The name Jellybren is from the ancient Anglo-Saxon
culture of the Britain and comes from the Gaelic Mac Giolla Seanain
, which referred to son of the servant
follower of a Saint
Early Origins of the Jellybren family
The surname Jellybren was first found in Lancashire
where they held a family seat
from very ancient times. Their name being derived from an old Anglo Saxon personal name
Early History of the Jellybren family
This web page shows only a small excerpt of our Jellybren research.Another 297 words (21 lines of text) covering the years 1300, 1345 and 1665 are included under the topic Early Jellybren History in all our PDF Extended History products and printed products wherever possible.
Jellybren Spelling Variations
The first dictionaries that appeared in the last few hundred
years did much to standardize the English language. Before that time, spelling variations
in names were a common occurrence. The language was changing, incorporating pieces of other languages, and the spelling of names changed with it. Jellybren has been spelled many different ways, including Gillibrand, Gilbrand, Gilsbrand, Gelibrand, Gellibrand, Jelibrand, Jellybrand, Jellibrand, Gyllibrand, Gilliebrand, Gillebrand, Gillebrande, Gillibrands and many more.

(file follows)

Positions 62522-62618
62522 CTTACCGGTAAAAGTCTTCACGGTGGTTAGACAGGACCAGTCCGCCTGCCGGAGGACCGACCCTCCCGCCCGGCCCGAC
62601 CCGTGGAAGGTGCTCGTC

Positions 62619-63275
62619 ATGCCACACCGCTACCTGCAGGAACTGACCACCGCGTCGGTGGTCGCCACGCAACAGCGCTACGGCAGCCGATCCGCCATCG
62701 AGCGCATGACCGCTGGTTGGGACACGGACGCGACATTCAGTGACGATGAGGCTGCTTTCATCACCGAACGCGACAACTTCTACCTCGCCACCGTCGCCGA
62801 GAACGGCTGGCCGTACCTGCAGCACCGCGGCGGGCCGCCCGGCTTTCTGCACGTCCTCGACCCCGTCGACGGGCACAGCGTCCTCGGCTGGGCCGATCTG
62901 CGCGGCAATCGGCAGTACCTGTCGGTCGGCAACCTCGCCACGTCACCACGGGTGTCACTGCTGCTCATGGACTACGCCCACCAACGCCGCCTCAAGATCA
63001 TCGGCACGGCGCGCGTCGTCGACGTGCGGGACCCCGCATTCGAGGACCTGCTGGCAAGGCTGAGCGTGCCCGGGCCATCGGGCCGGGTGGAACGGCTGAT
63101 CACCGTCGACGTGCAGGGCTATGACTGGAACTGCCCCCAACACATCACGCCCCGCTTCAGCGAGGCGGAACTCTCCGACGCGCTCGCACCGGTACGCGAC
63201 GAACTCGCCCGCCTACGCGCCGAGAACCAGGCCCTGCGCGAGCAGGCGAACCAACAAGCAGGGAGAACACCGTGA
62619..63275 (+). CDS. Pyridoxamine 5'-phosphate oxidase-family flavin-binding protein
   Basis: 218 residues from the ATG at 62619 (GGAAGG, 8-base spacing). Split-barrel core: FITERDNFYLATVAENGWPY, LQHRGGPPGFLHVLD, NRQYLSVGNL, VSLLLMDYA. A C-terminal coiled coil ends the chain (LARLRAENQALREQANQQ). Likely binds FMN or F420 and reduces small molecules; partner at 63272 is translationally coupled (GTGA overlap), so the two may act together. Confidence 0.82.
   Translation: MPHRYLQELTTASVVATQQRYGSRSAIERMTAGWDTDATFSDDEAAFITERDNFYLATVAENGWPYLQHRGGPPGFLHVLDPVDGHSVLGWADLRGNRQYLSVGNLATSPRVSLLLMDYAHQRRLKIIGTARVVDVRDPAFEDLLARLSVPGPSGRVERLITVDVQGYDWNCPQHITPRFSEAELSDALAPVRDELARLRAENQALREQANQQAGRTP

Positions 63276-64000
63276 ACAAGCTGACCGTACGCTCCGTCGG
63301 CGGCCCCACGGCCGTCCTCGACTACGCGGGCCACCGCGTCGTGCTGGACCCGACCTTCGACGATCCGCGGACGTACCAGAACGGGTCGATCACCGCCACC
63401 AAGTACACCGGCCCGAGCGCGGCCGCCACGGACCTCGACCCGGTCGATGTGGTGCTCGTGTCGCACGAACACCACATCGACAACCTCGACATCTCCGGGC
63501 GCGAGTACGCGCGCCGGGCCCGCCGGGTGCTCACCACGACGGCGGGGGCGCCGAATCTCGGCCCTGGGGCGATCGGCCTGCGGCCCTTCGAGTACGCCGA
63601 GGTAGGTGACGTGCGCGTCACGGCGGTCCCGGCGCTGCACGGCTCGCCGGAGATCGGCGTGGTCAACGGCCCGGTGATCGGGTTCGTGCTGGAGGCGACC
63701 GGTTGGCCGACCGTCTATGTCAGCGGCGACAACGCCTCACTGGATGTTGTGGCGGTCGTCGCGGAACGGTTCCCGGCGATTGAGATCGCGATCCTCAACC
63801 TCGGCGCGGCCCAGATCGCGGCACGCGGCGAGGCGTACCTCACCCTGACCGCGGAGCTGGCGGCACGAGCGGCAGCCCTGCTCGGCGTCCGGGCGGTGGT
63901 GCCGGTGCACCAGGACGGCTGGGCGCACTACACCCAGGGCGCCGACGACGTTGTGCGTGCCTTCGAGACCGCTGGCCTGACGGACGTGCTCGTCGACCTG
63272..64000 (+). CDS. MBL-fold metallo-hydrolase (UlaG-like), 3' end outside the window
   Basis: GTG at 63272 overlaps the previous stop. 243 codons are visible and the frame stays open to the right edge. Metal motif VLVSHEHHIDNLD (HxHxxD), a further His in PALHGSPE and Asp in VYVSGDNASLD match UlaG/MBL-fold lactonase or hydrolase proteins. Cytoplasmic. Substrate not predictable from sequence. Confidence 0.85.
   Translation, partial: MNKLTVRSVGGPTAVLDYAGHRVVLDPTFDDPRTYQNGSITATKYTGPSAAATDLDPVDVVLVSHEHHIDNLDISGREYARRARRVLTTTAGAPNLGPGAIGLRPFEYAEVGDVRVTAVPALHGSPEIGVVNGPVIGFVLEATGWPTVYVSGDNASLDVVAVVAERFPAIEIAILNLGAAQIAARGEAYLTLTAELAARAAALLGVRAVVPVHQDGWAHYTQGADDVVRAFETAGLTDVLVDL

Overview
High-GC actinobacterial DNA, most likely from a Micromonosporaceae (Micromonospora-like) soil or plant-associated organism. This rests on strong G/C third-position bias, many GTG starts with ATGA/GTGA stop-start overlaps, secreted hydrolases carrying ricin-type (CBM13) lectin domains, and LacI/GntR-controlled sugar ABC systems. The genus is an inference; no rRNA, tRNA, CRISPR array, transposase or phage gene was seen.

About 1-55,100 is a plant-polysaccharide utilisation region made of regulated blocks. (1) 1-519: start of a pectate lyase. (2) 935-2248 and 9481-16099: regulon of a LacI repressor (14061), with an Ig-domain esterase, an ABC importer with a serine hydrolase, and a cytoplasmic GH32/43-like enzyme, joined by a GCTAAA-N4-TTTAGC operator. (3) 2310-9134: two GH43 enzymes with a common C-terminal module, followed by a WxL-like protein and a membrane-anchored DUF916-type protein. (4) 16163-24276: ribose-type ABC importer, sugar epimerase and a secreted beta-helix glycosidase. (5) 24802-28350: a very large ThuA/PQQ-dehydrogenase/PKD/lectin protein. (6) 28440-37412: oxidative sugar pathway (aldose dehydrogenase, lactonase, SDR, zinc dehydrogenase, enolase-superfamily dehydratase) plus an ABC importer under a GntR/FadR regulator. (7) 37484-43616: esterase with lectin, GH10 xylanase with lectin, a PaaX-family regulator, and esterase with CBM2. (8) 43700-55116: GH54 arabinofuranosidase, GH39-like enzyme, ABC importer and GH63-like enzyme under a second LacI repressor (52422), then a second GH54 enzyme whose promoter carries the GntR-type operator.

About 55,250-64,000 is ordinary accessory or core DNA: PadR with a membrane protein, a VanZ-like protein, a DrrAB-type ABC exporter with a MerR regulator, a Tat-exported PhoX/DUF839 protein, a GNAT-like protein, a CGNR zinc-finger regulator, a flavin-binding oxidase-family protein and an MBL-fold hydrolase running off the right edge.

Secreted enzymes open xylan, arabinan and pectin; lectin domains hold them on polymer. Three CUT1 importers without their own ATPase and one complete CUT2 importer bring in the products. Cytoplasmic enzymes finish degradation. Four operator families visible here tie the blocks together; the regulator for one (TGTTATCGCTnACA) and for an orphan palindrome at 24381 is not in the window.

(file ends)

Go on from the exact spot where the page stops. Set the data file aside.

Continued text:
Early Notables of the Jellybren family (pre 1700)
More information is included under the topic Early Jellybren Notables in all our PDF Extended History products
and printed products wherever possible.
Migration of the Jellybren family to the New World and Oceana
Thousands of English families in this era began to emigrate the New World in search of land and freedom from religious and political persecution. Although the passage was expensive and the ships were dark, crowded, and unsafe, those who made the voyage safely were rewarded with opportunities unavailable to them in their homeland. Research into passenger and immigration lists has revealed some of the very first Jellybrens to arrive in North America: David Gillibrand who landed in Philadelphia, Pennsylvania in 1849; as well as John Gillibrand, who was naturalized in Indiana sometime between 1846 and 1848..